- Thermoelectric power production requires water for generating electricity with steam-driven turbine generators - commonly powered by coal. The cheapest and easiest method is to withdraw water from a nearby body of surface water, pass it through the plant and return the heated water to the same body of water. In the US in 2000, thermoelectric-power withdrawals accounted for 48 percent of total water use, and 52 percent of fresh surface-water withdrawals (USGS). Thermoelectric water withdrawals have stabilized since the 1980s, even though population has increased.
- The primary problem associated with Thermoelectric power is the production of Thermal pollution. While not as commonly discussed as chemical and pathogen pollution, it can be extremely damaging to the ecosystem. Thermal pollution occurs when warmer water is introduced into an aquatic ecosystem, prior. This occurs after water is processed through a thermoelectric power plant and then returned to the same body of water. The introduction of warmer water into an aquatic ecosystem can prove damaging to the health of the ecosystem. Fish and other organisms adapted to specific temperatures ranges can be killed by this thermal shock. Warmer waters decrease dissolved oxygen by lowering the solubility of oxygen in water. Warmer waters will cause aquatic organisms to increase their respiration rates, as well as increase their susceptibility to disease, parasites, and toxic chemicals. Discharge of heated water, as occurs after the production of thermoelectric power, into shallow water near the shore of a lake may disrupt spawning and kill young fish.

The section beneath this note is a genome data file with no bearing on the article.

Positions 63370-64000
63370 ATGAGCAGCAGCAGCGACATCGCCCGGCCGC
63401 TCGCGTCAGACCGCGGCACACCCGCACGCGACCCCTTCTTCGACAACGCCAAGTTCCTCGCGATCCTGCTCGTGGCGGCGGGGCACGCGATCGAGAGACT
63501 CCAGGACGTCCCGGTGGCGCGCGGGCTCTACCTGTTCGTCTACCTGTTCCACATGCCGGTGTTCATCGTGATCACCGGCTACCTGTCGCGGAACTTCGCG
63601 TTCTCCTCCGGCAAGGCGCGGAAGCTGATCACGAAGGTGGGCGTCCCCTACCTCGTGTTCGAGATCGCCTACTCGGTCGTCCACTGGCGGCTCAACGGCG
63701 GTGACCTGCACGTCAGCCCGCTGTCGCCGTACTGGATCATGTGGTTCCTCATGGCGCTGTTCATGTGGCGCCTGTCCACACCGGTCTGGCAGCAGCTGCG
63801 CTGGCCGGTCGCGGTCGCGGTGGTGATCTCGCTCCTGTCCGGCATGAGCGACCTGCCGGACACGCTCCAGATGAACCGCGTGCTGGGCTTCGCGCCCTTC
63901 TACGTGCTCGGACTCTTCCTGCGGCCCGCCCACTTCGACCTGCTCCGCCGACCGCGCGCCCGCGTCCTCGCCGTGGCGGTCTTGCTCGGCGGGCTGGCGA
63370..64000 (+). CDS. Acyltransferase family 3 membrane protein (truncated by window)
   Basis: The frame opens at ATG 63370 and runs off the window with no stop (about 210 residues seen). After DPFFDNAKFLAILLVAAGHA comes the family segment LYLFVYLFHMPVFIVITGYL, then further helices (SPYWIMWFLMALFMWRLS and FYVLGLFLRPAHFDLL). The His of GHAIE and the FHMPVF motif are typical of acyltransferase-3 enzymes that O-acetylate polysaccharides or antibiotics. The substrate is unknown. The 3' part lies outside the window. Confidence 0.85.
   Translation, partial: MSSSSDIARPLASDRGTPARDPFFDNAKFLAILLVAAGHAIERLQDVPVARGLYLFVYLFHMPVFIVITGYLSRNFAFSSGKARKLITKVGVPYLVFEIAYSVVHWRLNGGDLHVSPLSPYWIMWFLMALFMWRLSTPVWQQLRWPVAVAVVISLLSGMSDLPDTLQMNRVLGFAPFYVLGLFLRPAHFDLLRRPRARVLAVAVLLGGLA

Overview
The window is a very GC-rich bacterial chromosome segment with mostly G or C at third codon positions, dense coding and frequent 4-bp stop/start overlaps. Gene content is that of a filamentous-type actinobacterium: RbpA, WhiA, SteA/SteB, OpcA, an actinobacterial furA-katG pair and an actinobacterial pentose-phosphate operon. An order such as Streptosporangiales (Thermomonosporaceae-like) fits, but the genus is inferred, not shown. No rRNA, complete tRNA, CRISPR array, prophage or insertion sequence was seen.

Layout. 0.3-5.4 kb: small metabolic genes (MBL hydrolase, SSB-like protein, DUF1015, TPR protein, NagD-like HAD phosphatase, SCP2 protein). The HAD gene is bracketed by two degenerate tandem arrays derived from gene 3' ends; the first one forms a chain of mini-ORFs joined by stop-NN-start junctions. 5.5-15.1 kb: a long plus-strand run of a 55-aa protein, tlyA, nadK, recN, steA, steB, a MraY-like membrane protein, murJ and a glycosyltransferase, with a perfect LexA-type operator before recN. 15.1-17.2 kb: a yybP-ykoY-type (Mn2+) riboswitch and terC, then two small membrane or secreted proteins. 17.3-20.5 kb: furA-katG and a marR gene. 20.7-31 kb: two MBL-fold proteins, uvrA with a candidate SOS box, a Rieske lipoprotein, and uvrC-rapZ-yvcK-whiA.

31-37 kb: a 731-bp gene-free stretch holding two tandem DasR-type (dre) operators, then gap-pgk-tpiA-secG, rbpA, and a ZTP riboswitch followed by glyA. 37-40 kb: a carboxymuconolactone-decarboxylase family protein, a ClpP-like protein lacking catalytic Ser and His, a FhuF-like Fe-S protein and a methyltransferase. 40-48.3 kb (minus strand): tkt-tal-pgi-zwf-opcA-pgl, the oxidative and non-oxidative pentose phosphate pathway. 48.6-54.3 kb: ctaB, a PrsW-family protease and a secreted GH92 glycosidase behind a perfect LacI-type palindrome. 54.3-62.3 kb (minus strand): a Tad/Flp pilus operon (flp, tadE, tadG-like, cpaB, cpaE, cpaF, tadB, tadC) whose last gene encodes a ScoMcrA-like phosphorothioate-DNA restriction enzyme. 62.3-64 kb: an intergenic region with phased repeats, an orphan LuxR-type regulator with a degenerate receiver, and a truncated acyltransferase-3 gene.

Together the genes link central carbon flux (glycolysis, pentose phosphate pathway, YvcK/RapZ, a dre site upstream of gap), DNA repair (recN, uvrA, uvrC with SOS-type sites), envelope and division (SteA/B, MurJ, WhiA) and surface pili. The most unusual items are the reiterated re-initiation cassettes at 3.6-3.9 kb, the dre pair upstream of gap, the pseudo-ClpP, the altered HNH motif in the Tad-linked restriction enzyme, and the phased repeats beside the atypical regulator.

Natural Gas Production
- In the last decade, a natural gas boom has lead to lower prices and increased production. This comes primarily via the process of hydraulic fracture or hydro-fracking. In the process of hydro-fracking, a well is drilled down below the water table and then out. High volumes of water, sand, and chemicals are then injected at a high pressure into the well, this allows for the capture of the gas. This process now accounts for 90% of all new oil and gas wells within the United States.
- Hydraulic Fracture is significant when considering water resources for several reasons. To begin with, the high volume of water used in this process means that it has to be something that is considered when looking at the economic costs of water. Beyond this, the wastewater produced by hydro-fracking is highly contaminated with a variety of chemicals. This wastewater is problematic for several reasons- primarily this water is often not properly disposed of and can run-off into nearby streams or waterways if not properly treated. Beyond this, while being injected into the well, this mixture of water and chemicals has been shown to run-off into the water table contaminating local water wells and watersheds.
Petroleum Extraction and Production
Tar Sand extraction site in Alberta, Canada. In both extraction and transportation, tar sands result in water contamination. Strip mining of the nature necessary to extract these oils results in runoff, that brings chemicals into the water table. In addition, the transportation of tar sands via pipeline frequently results in spills, such as the one seen in Arkansas in April of 2013 (click on photo for more information). These spills cause water contamination as well as contributing to wildlife endangerment.
- Oil refinement is the largest source of water consumption in the United States
- Oil extraction has been linked to water pollution. In addition, there are often problems associated with oil refinement causing water pollution. Primarily, the transportation of oil products via pipelines and boats causes a great deal of problems. When they leak, pipelines frequently result in large oil spills into freshwater oil. Large ships and oil rigs have also shown large oil leaks resulting in wildlife losses and economic decline.